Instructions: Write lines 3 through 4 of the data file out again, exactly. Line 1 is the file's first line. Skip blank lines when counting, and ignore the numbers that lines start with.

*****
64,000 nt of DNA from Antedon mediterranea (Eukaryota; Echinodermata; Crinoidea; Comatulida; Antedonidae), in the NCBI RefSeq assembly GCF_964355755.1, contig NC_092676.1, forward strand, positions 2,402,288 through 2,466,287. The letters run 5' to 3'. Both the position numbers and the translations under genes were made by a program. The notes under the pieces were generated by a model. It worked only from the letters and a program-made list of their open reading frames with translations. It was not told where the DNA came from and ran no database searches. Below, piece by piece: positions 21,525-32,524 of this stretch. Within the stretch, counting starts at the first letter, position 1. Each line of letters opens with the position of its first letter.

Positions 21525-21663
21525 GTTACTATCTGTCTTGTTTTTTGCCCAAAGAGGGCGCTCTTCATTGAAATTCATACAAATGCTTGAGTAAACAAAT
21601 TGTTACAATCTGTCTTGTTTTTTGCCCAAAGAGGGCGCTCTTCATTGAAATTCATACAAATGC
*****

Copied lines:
21525 GTTACTATCTGTCTTGTTTTTTGCCCAAAGAGGGCGCTCTTCATTGAAATTCATACAAATGCTTGAGTAAACAAAT
21601 TGTTACAATCTGTCTTGTTTTTTGCCCAAAGAGGGCGCTCTTCATTGAAATTCATACAAATGC